Airtight Membranes & SD values Often referred to as airtight membranes know but should be classified as -
- Vapour Checks
- Vapour Barriers
Before we discuss the differences in 1 & 2 we need to discuss Vapour resistance, SD values and μ values.
Vapour resistance The vapour resistance of a material is a measure of the material’s reluctance to let water vapour pass through. The μ (“mu-value”) of a material is also known as its “water vapour resistance factor”. It is a measure of the material’s relative reluctance to let water vapour pass through, and is measured in comparison to the properties of air. The μ value is a property of the bulk material and needs to be multiplied by the material’s thickness when used in a particular construction.
Because the μ value is a relative quantity, it is just expressed as a number (it has no units) Equivalent air layer thickness (sd value)
You might see the reluctance of a material to let water vapour pass through expressed as an “equivalent air layer thickness”, which is usually represented as sd. As its name suggests, the equivalent air layer thickness is measured in metres. Like vapour resistance, it can only be quoted for a particular thickness of material.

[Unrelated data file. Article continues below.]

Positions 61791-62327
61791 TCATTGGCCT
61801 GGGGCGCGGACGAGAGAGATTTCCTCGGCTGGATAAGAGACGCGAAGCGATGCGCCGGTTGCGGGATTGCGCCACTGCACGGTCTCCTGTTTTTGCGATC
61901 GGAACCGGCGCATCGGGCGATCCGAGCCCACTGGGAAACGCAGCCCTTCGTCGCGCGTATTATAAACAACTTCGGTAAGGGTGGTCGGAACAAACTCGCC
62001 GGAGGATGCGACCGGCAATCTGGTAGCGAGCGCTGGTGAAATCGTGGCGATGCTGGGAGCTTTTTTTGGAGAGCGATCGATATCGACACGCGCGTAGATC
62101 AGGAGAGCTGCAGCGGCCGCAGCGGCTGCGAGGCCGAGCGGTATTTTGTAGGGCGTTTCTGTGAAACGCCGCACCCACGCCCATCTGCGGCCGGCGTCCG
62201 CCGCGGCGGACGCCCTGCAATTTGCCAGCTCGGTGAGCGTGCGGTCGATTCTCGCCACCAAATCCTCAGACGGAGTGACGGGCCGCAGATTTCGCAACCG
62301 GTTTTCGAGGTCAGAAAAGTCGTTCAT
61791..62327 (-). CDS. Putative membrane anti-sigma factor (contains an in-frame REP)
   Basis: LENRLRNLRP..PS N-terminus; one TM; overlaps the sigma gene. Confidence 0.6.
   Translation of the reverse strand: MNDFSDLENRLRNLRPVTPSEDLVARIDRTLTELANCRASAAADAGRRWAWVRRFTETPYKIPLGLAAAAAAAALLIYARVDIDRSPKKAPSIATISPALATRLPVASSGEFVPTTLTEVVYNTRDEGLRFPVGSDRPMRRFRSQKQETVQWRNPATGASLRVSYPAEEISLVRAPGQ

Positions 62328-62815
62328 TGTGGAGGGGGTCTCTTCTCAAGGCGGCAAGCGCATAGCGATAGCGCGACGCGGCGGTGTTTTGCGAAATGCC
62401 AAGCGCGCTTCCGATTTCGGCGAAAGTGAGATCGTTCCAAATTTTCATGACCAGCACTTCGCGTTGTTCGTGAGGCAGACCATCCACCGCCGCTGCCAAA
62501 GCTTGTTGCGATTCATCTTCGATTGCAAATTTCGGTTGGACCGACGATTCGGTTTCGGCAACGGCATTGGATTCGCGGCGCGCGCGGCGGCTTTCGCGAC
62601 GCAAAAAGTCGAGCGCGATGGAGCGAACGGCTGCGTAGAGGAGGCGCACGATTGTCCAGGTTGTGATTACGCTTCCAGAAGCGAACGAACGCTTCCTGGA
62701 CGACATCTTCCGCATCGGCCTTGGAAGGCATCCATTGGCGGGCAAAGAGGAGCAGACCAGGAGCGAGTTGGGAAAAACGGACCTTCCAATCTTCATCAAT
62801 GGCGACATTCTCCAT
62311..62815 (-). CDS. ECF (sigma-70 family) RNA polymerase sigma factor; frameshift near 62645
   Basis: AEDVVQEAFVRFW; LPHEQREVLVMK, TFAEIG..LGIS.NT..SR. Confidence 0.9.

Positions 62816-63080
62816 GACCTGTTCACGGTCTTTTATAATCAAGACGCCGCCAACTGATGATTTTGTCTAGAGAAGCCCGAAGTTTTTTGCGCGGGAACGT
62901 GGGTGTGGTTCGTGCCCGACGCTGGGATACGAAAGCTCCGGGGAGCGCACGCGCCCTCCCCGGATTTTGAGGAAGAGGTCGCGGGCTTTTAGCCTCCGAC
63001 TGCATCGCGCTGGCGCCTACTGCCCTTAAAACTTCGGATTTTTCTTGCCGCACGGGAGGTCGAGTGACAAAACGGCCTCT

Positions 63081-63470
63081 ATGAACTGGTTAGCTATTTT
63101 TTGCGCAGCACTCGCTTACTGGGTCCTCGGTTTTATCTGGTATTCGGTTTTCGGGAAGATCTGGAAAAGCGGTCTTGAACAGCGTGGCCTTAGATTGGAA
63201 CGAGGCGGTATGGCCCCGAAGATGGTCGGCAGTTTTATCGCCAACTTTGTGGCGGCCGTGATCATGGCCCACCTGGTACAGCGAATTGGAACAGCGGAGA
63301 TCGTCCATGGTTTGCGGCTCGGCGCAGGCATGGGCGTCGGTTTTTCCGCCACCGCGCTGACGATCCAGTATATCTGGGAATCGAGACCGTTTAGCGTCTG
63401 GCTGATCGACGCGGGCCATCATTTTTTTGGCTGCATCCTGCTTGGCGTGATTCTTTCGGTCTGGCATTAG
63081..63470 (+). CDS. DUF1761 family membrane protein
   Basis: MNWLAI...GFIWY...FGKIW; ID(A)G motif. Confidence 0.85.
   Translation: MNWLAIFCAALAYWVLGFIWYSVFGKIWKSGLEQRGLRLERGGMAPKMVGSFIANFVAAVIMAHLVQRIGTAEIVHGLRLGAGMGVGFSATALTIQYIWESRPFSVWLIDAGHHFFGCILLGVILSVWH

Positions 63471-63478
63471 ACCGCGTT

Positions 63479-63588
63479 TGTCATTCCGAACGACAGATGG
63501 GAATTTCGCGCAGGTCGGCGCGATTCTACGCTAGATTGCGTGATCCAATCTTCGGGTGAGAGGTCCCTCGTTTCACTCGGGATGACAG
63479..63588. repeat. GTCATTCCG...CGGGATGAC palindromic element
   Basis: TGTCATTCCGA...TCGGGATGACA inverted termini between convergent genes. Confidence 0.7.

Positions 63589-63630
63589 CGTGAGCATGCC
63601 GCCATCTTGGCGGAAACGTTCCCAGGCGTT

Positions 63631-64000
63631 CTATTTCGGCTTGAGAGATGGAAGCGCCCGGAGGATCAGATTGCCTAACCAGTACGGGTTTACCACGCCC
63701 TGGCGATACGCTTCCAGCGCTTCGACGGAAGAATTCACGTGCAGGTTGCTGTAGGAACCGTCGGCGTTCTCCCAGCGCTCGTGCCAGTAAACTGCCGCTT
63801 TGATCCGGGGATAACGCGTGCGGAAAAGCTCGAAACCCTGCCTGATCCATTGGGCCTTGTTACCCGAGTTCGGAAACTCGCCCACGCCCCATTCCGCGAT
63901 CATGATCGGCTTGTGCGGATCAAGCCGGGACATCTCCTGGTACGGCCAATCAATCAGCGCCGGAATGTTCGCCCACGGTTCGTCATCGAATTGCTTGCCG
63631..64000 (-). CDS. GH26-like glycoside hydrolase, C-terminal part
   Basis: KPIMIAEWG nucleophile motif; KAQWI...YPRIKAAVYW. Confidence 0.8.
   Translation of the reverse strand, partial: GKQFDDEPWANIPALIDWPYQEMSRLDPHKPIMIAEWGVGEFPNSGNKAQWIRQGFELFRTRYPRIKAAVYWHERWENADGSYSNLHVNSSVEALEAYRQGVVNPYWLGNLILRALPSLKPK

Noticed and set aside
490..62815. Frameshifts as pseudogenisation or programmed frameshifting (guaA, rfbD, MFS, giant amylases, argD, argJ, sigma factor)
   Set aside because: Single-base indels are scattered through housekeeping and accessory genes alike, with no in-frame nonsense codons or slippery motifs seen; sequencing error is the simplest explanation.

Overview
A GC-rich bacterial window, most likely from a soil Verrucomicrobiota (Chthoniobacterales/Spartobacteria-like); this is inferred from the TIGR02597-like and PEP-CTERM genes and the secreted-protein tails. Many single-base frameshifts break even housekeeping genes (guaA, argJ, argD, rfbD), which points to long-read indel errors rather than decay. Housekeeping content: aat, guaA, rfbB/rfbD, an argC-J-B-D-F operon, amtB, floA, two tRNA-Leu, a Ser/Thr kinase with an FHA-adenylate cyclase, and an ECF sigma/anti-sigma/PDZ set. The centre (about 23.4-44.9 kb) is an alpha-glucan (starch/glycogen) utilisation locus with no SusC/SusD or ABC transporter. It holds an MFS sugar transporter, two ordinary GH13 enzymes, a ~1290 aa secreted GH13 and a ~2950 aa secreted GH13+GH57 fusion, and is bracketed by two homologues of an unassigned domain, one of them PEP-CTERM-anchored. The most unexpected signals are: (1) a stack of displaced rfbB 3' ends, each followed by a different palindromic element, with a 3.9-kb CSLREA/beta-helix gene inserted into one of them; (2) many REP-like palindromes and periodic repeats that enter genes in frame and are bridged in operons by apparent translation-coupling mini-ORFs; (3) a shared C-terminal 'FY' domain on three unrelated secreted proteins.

The higher the SD Value the more resistant to vapour transmittance.
To convert an equivalent air layer thickness to a µ-value -sd is the symbol for equivalent air layer thickness Divide by thickness in metres Example: For a material with : sd = 2,000m and thickness = 100 mm, we have µ-value =2000 m / 0.1 m = 20000 3 Rules for the correct Installation of Vapour Barriers and Vapour Checks 1. Working ventilation or vapour permeable layer. low SD value.
2. No Ventilation between insulation and vapour retardant outer skin. Vapour barrier with high SD value
3. Locations with constant relative humidity such as swimming pools. Vapour barrier high SD value
Incorrect installation will lead to construction damage!